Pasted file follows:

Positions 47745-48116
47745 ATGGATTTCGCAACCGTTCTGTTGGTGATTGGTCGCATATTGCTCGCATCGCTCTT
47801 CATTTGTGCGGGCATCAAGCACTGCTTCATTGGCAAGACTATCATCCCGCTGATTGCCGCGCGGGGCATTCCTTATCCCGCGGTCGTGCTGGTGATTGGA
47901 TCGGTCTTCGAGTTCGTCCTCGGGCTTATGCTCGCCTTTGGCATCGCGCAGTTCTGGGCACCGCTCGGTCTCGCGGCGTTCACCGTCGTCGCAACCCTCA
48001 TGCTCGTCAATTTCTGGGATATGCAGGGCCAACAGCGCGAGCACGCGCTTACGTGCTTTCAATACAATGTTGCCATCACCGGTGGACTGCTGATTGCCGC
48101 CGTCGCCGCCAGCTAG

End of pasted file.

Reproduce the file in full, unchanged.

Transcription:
Positions 47745-48116
47745 ATGGATTTCGCAACCGTTCTGTTGGTGATTGGTCGCATATTGCTCGCATCGCTCTT
47801 CATTTGTGCGGGCATCAAGCACTGCTTCATTGGCAAGACTATCATCCCGCTGATTGCCGCGCGGGGCATTCCTTATCCCGCGGTCGTGCTGGTGATTGGA
47901 TCGGTCTTCGAGTTCGTCCTCGGGCTTATGCTCGCCTTTGGCATCGCGCAGTTCTGGGCACCGCTCGGTCTCGCGGCGTTCACCGTCGTCGCAACCCTCA
48001 TGCTCGTCAATTTCTGGGATATGCAGGGCCAACAGCGCGAGCACGCGCTTACGTGCTTTCAATACAATGTTGCCATCACCGGTGGACTGCTGATTGCCGC
48101 CGTCGCCGCCAGCTAG